The U.S. Army’s Armed Aerial Scout (AAS) procurement saga took another twist in May when Lt. Gen. William Phillips, Army acquisition advisor to the Secretary of the Army, appeared before a Senate Armed Services Congressional subcommittee on Airland.
Commenting on last summer’s flying technology demonstrations provided by each helicopter manufacturer looking to participate in a new Request for Proposal (RFP) for an AAS platform, Phillips stated: “We didn’t find a single aircraft that was out there that could meet the Army’s requirements...so if we were to go forward with an Armed Aerial Scout it would essentially be a development program.”
The decision has been shelved again until the late summer. The choice now seems to be heading toward either a new development program or providing the current aircraft, the Bell OH-58D/F Kiowa Warrior, with a service life extension program (SLEP). A stop-gap solution was currently being fielded with is the cockpit and sensor upgrade program (CASUP) to a limited number of OH-58Ds.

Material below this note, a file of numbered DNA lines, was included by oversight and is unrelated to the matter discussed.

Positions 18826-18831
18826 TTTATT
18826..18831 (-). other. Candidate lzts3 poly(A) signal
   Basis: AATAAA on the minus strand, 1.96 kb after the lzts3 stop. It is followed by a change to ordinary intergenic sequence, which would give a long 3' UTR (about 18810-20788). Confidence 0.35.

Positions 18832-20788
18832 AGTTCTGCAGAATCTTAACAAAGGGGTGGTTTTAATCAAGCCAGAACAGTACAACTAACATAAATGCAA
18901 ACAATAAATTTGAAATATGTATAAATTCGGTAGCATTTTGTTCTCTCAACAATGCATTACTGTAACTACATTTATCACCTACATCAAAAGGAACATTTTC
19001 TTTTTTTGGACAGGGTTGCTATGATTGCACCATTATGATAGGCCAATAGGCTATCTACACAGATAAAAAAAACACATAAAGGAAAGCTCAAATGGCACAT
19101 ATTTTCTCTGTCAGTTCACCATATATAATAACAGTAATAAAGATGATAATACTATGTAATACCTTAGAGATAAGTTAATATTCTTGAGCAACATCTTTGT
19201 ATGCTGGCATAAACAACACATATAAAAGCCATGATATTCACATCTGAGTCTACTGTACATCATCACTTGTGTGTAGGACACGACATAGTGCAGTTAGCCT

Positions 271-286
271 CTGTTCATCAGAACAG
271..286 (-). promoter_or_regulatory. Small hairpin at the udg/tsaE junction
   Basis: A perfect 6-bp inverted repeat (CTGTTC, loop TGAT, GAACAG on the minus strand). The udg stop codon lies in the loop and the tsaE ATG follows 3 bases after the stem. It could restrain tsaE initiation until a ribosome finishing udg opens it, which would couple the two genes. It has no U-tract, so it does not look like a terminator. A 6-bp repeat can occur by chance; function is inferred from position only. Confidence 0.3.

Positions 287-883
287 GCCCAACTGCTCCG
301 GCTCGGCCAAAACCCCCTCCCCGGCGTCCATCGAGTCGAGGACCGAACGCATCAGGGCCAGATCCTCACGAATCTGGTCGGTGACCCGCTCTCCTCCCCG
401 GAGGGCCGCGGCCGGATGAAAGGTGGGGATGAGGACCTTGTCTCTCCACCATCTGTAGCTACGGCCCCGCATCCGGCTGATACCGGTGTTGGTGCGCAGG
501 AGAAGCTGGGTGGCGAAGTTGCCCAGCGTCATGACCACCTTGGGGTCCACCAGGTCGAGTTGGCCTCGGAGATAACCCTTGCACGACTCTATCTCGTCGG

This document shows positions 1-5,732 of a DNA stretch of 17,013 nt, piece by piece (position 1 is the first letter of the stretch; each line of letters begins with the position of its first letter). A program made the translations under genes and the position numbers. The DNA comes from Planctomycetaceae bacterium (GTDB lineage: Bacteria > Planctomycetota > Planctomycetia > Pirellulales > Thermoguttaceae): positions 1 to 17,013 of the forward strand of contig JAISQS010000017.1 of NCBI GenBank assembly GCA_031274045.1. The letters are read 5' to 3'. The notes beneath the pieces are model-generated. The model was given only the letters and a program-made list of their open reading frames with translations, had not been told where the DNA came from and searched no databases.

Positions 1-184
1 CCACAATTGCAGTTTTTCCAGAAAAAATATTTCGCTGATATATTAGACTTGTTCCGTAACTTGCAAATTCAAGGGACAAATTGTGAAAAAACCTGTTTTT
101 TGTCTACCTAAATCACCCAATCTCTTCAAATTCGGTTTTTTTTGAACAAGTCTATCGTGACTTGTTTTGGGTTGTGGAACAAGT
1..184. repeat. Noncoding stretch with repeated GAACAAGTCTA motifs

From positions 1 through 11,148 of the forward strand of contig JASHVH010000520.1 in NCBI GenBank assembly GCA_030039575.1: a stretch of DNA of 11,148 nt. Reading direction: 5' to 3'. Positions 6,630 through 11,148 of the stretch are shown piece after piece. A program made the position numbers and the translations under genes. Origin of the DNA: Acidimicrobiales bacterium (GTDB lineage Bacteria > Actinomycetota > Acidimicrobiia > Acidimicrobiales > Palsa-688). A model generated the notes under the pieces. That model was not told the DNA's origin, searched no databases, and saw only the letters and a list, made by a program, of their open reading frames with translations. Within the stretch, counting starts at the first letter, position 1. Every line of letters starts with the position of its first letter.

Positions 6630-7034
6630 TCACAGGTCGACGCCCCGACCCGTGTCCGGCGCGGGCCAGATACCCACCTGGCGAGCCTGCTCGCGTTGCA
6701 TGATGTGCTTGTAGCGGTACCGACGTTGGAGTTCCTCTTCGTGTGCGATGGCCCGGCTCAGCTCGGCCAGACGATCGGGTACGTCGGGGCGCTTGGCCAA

Many of the industry competitors had voiced publically their satisfaction with the Army’s evaluation team during the technology demonstrations, including EADS North America (AAS-72X/+), Bell Helicopter (OH-58 Block II), Boeing (AH-6), MD Helicopters (540F), and AgustaWestland (AW169 AAS). Sikorsky is interested too, with its still-in-development S-97 Raider (X2 derivative).
In addition, Lt. Gen. James Barclay, deputy chief of staff of the Army (G-8), had previously told the committee that cuts in defense spending in areas including “acquisition priorities and modernization programs” were likely to be impacted over the immediately foreseeable years. He added that funds needed to be allocated to resetting the Army once it came out of Afghanistan. He said all the equipment needed to be reset so that it could be returned to units for future operations. “Failure to get this right will impact the equipment readiness of our units for years to come,” he noted.